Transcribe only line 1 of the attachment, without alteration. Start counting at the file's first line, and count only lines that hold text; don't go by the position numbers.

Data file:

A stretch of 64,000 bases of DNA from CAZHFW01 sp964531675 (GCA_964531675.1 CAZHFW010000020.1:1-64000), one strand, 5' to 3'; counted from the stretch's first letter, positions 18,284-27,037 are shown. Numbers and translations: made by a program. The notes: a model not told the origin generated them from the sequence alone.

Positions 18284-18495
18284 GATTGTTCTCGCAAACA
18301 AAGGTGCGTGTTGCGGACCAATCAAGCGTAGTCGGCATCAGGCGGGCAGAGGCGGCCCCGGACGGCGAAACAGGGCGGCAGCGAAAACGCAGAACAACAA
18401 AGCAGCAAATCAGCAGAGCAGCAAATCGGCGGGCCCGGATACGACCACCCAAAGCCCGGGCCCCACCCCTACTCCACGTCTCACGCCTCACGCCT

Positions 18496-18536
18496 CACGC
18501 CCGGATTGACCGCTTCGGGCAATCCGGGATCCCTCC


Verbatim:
A stretch of 64,000 bases of DNA from CAZHFW01 sp964531675 (GCA_964531675.1 CAZHFW010000020.1:1-64000), one strand, 5' to 3'; counted from the stretch's first letter, positions 18,284-27,037 are shown. Numbers and translations: made by a program. The notes: a model not told the origin generated them from the sequence alone.